24 hour Fuel Advice – Tamyka Bell

Posted on the Ultralist:

Date: Mon, 9 Oct 2006 14:11:04 +1000
From: Tamyka Bell

Subject: Re: body fuel

Chuck Goetschel wrote:

> In preparing to run a 24hour race, I’m looking for your best suggestions
> regarding fuel to try during training.
>
> Specifically:
>
> What food and drinks are most recommended?

I haven’t run a 24hr race, but I’ve run for over 28hr, and I’ve done up to 12hr on a gravel track. Most of the runners consume real food, supplemented with sports bars and gels.
I think the key is having enough variety that every time you come past your crew/table, something on the table looks appetising. You can have the most nutritious food in the
world sitting there, but if it’s not appealing, you won’t eat enough.

I always buy too much sweet food and not enough salty food but fixed that at the 24hr mountain bike race I did this weekend. I enjoyed dried salted meats, cheese sandwiches
and pickled onions most of all. I also love tinned spaghetti, savoury or sweet muffins, pancakes, potato, watermelon, creamed rice, tinned peaches and choc wheat biscuits (which aren’t as sweet as other biscuits). A variety of protein, fats and carbs are good – don’t just try to consume carbs.

For drinks… I use a cheap sports drink and supplement with gels or salt caps as I need them, and in late stages use coke as well.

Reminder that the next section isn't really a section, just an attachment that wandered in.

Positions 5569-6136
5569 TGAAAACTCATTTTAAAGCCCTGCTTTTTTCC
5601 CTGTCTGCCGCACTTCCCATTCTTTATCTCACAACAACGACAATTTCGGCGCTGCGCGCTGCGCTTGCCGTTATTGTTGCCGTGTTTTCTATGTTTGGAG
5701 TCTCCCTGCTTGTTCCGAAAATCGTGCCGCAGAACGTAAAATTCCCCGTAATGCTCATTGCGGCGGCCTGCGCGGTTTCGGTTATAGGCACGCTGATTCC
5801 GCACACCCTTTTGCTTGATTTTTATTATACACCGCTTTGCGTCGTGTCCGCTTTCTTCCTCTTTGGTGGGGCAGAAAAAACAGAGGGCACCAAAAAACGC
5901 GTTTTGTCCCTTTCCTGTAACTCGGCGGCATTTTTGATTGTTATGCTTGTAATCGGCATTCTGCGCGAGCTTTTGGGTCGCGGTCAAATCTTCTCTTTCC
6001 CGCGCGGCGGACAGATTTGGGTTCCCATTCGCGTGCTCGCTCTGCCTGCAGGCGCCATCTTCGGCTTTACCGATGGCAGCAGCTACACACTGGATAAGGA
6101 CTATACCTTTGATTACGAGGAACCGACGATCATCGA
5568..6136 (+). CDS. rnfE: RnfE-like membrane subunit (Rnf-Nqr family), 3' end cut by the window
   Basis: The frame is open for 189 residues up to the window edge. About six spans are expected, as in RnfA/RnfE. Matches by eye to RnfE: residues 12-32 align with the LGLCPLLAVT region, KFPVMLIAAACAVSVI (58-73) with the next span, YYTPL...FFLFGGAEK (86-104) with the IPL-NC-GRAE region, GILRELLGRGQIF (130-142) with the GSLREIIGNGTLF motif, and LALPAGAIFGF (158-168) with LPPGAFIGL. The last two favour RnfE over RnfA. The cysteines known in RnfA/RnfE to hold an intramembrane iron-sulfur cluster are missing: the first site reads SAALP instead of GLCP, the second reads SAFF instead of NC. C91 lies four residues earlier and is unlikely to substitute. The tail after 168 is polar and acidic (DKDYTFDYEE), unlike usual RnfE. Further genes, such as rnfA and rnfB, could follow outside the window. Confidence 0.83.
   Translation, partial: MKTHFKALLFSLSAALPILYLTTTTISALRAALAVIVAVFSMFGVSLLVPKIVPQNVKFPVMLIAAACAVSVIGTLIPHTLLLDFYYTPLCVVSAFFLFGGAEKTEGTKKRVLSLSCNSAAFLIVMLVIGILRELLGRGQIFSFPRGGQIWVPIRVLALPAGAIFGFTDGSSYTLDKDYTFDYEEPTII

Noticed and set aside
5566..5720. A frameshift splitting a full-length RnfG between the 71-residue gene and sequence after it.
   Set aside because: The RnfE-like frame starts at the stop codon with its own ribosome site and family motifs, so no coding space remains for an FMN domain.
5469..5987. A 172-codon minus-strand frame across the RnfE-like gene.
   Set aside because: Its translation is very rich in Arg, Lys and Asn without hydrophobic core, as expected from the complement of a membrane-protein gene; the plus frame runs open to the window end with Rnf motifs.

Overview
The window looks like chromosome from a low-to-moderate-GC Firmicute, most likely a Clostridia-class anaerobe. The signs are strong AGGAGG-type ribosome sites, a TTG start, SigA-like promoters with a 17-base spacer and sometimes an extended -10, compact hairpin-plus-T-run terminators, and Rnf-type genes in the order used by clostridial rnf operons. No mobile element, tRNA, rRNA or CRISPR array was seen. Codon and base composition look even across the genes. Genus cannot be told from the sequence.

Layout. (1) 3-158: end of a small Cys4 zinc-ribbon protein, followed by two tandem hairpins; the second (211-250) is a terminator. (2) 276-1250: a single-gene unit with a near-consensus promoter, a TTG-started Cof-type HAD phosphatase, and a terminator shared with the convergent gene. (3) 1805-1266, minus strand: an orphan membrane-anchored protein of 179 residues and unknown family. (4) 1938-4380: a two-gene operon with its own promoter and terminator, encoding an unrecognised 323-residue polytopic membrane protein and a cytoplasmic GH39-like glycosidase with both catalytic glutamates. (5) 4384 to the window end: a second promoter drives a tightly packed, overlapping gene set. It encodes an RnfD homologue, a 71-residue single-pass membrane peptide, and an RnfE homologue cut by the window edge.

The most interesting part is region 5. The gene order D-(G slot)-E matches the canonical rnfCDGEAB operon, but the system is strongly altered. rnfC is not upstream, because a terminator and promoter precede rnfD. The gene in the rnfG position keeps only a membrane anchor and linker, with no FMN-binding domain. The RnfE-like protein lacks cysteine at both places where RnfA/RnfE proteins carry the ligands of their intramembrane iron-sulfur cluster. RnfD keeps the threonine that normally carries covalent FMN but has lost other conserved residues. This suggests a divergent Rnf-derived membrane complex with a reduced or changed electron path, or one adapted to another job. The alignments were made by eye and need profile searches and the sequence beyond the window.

> How much food and how much drink are recommended?
> Any time frames / patterns of consumption that you recommend?

As much as you can take on without feeling sick or slowing down too much. I find that a small serving often is the best way to do this – which obviously is easier if you have crew.
During my 12 hour race, I ate more in the first hour than some other competitors ate the entire time – each to his/her own. Keep in mind that you are likely to experience some
minor tummy upset (even just mild nausea can be off-putting) and therefore should eat whenever you can.

> Any special thoughts to avoid stomach cramps?

For me, as long as my gut never fully empties, I’m fine. These days I can’t even run a half marathon on an empty stomach or on gels and fluids. I need food in there, or else I get a sloshing effect that makes me feel quite ill. As long as I keep eating (even just a little bit) I never get stomach cramps and the food keeps going down and staying down.

As with everything in ultrarunning, nutrition is a personal one though, so you have to find what’s right for you. Have as many options present as you can during training, and see
which foods appeal to you. (And then on race day, maybe everything will change anyway, and you’ll want something entirely different.)

Tamyka Bell
Brisbane, Australia

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